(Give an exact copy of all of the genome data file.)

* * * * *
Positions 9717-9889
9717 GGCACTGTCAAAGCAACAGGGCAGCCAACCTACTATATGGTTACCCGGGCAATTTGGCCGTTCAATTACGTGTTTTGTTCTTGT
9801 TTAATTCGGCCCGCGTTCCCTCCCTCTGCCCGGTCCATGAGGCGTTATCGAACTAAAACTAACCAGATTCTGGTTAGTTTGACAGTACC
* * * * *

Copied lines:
Positions 9717-9889
9717 GGCACTGTCAAAGCAACAGGGCAGCCAACCTACTATATGGTTACCCGGGCAATTTGGCCGTTCAATTACGTGTTTTGTTCTTGT
9801 TTAATTCGGCCCGCGTTCCCTCCCTCTGCCCGGTCCATGAGGCGTTATCGAACTAAAACTAACCAGATTCTGGTTAGTTTGACAGTACC